Objection 1: It seems that all things are subject to fate. For Boethius says (De Consol. iv): |The chain of fate moves the heaven and the stars, tempers the elements to one another, and models them by a reciprocal transformation. By fate all things that are born into the world and perish are renewed in a uniform progression of offspring and seed.| Nothing therefore seems to be excluded from the domain of fate.
Objection 2: Further, Augustine says (De Civ. Dei v, 1) that fate is something real, as referred to the Divine will and power. But the Divine will is cause of all things that happen, as Augustine says (De Trin. iii, 1 seqq.). Therefore all things are subject to fate.
Objection 3: Further, Boethius says (De Consol. iv) that fate |is a disposition inherent to changeable things.| But all creatures are changeable, and God alone is truly unchangeable, as stated above (Q, A). Therefore fate is in all things.
On the contrary, Boethius says (De Consol. iv) that |some things subject to Providence are above the ordering of fate.|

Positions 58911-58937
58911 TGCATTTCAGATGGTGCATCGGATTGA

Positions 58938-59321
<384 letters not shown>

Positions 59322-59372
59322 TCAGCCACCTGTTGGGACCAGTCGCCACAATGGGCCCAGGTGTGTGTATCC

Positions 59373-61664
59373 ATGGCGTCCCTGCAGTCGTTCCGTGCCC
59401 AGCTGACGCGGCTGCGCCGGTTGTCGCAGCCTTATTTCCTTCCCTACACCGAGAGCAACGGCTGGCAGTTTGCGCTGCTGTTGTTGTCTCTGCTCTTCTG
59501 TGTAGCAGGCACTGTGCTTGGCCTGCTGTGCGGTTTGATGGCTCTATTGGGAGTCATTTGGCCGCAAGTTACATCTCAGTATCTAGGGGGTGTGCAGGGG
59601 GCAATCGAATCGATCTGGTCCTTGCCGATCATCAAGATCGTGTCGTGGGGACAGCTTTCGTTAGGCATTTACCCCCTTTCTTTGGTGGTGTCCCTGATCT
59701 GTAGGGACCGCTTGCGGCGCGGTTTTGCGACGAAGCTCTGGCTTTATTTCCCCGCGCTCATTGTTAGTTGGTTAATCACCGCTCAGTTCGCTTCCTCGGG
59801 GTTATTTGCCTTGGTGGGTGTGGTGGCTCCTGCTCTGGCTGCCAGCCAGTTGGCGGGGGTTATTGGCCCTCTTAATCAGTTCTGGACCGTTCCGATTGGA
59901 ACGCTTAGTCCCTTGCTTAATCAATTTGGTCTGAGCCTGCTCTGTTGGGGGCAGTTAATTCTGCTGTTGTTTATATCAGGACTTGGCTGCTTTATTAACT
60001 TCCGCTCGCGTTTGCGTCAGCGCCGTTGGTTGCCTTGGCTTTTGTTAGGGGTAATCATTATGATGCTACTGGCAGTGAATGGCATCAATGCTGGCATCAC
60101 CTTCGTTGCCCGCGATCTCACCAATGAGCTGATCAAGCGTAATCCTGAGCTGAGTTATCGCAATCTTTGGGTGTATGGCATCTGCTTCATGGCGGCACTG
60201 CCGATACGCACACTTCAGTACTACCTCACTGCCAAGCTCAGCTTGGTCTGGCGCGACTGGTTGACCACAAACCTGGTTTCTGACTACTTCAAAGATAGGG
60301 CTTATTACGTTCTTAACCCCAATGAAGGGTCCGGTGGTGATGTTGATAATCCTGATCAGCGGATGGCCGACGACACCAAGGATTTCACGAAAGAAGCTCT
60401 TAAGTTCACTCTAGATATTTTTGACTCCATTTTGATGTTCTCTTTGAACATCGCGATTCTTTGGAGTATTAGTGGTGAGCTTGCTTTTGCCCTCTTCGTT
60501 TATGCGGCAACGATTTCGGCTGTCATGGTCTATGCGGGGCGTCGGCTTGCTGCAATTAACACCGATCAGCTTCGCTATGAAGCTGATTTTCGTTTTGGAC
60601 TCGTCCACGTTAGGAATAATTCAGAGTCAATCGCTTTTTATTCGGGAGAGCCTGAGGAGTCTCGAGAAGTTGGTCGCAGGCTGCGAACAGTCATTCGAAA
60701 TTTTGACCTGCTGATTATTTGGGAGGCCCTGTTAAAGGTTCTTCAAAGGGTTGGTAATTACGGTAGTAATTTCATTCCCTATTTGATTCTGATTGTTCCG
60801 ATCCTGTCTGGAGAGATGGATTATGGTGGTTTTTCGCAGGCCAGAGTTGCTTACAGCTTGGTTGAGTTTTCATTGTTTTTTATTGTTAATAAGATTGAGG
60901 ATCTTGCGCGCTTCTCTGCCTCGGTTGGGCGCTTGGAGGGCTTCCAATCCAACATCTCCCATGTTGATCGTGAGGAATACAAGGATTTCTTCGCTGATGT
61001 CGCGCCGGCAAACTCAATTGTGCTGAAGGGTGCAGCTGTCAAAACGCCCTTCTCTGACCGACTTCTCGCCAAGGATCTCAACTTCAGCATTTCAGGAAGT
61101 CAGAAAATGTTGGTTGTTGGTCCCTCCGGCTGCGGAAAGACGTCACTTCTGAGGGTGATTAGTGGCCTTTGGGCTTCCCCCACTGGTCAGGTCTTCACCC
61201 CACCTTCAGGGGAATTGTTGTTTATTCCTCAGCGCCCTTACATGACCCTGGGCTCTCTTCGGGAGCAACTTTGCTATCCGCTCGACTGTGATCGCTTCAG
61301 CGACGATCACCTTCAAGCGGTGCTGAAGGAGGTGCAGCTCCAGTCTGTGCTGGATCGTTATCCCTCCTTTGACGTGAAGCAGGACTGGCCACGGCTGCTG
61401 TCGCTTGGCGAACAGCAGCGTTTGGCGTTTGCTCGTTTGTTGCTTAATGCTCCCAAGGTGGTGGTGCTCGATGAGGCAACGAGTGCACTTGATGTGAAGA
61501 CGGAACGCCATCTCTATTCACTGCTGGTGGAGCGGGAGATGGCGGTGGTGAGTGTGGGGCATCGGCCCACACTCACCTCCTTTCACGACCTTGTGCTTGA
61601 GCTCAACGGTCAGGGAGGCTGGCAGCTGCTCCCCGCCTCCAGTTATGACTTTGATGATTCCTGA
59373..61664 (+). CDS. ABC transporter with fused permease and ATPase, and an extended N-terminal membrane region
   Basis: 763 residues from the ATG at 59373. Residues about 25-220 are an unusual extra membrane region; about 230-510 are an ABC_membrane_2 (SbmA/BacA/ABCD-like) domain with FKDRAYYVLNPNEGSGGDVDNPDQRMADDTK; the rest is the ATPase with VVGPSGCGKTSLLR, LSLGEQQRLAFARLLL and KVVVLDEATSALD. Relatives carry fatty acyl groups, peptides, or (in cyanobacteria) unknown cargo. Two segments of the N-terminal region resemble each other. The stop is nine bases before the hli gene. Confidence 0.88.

I answer that, As stated above (A), fate is the ordering of second causes to effects foreseen by God. Whatever, therefore, is subject to second causes, is subject also to fate. But whatever is done immediately by God, since it is not subject to second causes, neither is it subject to fate; such are creation, the glorification of spiritual substances, and the like. And this is what Boethius says (De Consol. iv): viz. that |those things which are nigh to God have a state of immobility, and exceed the changeable order of fate.| Hence it is clear that |the further a thing is from the First Mind, the more it is involved in the chain of fate|; since so much the more it is bound up with second causes.
Reply to Objection 1: All the things mentioned in this passage are done by God by means of second causes; for this reason they are contained in the order of fate. But it is not the same with everything else, as stated above.
Reply to Objection 2: Fate is to be referred to the Divine will and power, as to its first principle. Consequently it does not follow that whatever is subject to the Divine will or power, is subject also to fate, as already stated.
Reply to Objection 3: Although all creatures are in some way changeable, yet some of them do not proceed from changeable created causes. And these, therefore, are not subject to fate, as stated above.